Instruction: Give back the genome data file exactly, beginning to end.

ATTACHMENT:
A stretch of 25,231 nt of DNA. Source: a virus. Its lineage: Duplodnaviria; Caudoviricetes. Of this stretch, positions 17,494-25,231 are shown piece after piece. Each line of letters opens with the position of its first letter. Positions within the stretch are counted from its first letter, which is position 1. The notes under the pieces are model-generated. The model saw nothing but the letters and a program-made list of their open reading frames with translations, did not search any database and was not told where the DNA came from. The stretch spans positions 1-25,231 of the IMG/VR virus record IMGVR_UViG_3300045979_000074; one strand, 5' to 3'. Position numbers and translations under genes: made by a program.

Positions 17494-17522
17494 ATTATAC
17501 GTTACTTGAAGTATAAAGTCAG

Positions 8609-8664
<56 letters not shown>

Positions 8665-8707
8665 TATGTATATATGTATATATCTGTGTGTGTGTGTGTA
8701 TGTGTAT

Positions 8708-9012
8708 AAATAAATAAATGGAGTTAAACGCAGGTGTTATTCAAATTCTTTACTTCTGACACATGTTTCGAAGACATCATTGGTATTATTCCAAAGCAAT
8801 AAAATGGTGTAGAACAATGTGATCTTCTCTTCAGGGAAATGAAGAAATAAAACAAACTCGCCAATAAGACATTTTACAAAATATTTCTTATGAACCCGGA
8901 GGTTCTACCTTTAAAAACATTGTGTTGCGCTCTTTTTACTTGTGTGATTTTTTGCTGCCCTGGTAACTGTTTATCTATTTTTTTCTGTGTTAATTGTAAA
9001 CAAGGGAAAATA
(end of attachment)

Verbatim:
A stretch of 25,231 nt of DNA. Source: a virus. Its lineage: Duplodnaviria; Caudoviricetes. Of this stretch, positions 17,494-25,231 are shown piece after piece. Each line of letters opens with the position of its first letter. Positions within the stretch are counted from its first letter, which is position 1. The notes under the pieces are model-generated. The model saw nothing but the letters and a program-made list of their open reading frames with translations, did not search any database and was not told where the DNA came from. The stretch spans positions 1-25,231 of the IMG/VR virus record IMGVR_UViG_3300045979_000074; one strand, 5' to 3'. Position numbers and translations under genes: made by a program.

Positions 17494-17522
17494 ATTATAC
17501 GTTACTTGAAGTATAAAGTCAG

Positions 8609-8664
<56 letters not shown>

Positions 8665-8707
8665 TATGTATATATGTATATATCTGTGTGTGTGTGTGTA
8701 TGTGTAT

Positions 8708-9012
8708 AAATAAATAAATGGAGTTAAACGCAGGTGTTATTCAAATTCTTTACTTCTGACACATGTTTCGAAGACATCATTGGTATTATTCCAAAGCAAT
8801 AAAATGGTGTAGAACAATGTGATCTTCTCTTCAGGGAAATGAAGAAATAAAACAAACTCGCCAATAAGACATTTTACAAAATATTTCTTATGAACCCGGA
8901 GGTTCTACCTTTAAAAACATTGTGTTGCGCTCTTTTTACTTGTGTGATTTTTTGCTGCCCTGGTAACTGTTTATCTATTTTTTTCTGTGTTAATTGTAAA
9001 CAAGGGAAAATA